The roads are narrow and twisting and from the great heights we then drop down into the forests. Within the endless dense forests, the ground is a mass of thick leaf litter and pine needles and there are rocky streams meandering through. From time to time we pass tiny villages and hamlets with houses all built of the same solid thick stone with slate roofs and chimneys spiralling smoke. Mossy stone walls follow the roads with occasional stone pillars and lodges indicating the entrance to yet another vast estate. I try to look down the driveways, but they’re miles long and hidden from sight from nosy southerners like myself.

The people who live here are miles and miles from anywhere. It’s remote and they’re tough. I wonder whether they suffer from anxiety or whether they have more important things to worry about, like if the sheep are lambing and stuck in snowdrifts, or whether the generator will work properly when the electricity fails again. Perhaps they worry about how much food they have stored in their larders, but somehow I suspect that their log stores are full, the larders are bursting and the fires permanently lit.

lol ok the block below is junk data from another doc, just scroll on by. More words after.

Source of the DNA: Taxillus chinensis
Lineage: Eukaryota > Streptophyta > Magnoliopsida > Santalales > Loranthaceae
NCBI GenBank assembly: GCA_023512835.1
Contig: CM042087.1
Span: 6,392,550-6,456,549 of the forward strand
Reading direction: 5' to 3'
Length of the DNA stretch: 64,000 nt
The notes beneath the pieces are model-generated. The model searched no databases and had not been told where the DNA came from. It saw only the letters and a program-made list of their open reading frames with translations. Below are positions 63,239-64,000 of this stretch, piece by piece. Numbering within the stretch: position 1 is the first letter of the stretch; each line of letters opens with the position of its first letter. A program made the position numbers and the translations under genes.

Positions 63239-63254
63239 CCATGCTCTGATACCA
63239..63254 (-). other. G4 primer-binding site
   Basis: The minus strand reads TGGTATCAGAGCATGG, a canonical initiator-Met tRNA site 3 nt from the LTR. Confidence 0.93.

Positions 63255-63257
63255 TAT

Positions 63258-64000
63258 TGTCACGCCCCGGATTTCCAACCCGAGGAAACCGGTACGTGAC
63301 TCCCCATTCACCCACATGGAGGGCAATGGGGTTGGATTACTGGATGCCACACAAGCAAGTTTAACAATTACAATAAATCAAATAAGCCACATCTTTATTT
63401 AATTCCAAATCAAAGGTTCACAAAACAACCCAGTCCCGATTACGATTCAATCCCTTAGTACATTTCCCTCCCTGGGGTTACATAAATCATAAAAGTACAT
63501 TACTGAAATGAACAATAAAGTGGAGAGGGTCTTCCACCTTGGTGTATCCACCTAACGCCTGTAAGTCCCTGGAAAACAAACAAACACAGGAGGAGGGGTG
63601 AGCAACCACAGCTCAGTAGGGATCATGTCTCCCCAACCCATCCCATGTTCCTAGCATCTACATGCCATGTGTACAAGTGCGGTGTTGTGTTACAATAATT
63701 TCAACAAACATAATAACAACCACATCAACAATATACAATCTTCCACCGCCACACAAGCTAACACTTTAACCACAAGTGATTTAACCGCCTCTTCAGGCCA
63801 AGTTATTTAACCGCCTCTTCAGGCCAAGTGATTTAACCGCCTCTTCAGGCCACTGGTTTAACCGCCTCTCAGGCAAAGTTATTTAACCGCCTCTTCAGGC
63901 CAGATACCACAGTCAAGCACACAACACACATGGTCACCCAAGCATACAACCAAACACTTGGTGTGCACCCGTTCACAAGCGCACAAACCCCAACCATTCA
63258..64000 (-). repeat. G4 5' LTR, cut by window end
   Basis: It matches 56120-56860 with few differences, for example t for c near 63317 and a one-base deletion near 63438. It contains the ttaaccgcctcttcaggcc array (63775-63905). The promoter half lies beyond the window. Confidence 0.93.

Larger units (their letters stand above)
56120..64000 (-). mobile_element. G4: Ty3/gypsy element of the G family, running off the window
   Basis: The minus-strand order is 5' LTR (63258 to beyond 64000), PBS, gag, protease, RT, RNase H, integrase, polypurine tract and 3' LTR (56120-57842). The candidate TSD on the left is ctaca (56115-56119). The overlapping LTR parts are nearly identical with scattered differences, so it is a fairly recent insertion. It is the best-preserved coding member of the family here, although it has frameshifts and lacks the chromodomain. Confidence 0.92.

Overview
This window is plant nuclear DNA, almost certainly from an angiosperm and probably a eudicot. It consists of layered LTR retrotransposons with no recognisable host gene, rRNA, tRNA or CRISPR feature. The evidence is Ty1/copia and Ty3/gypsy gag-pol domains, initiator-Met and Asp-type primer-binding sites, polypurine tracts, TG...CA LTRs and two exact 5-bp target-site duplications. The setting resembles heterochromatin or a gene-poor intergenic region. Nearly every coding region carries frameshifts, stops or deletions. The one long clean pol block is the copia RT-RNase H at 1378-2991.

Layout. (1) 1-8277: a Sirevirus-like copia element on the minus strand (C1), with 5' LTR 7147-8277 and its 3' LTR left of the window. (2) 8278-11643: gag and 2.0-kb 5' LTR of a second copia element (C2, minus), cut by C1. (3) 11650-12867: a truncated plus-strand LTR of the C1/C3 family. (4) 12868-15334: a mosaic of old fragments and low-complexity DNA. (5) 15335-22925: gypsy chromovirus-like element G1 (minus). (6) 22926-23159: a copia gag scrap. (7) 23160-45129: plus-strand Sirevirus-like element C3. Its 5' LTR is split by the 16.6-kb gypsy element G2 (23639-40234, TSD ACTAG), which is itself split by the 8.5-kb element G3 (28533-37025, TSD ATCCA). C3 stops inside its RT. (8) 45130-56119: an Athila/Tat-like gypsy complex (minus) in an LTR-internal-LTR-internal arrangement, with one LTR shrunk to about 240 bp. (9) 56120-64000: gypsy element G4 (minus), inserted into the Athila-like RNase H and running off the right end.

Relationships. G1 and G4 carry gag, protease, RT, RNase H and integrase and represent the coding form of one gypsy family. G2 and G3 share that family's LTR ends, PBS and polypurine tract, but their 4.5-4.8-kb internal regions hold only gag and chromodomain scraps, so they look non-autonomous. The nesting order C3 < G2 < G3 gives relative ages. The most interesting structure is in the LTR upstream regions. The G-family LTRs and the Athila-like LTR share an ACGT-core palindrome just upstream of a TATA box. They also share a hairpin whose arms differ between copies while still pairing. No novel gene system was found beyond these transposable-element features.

Perhaps I need to get things just a teensy bit into perspective and stop worrying as to whether an axe-wielding thief is going to break into the house, rifle through the potatoes, find the silver and set fire to the house, and instead spend more time in this beautiful place and get filling my larder and log store and frankly write a book. Bet I wouldn’t have quite so much to stress about then, and if it all gets too much, I can put on my lovely new tweed coat and stroke my discounted cashmere cardigan. Bliss!

Katie xx

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25 thoughts on “55. Dirty Weekend!”

      1. Yeah, not good. I have to be in the front seat, and eventually my epileptic brain just reduces me to moaning and semiconsciousness, and it is so bad that one time my husband stopped at a hotel and dragged my unconscious-looking body to the hotel room, and the owner came to check if I was dead or unconscious. It was nice of him, but it was not a good evening for any of us.

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      2. For me, I think it is sheer terror, and that can do major things to the body. I tend to be an empath,s o the feeling of all the terror, speed, and disasters on the road seems to freak me out, plus I got electrocuted ten years back so the brain has problems processing stimuli including sound and speed etc. Unsure what your situation is, but PTSD seems to have entered into it. I hope you can figure out what helps you.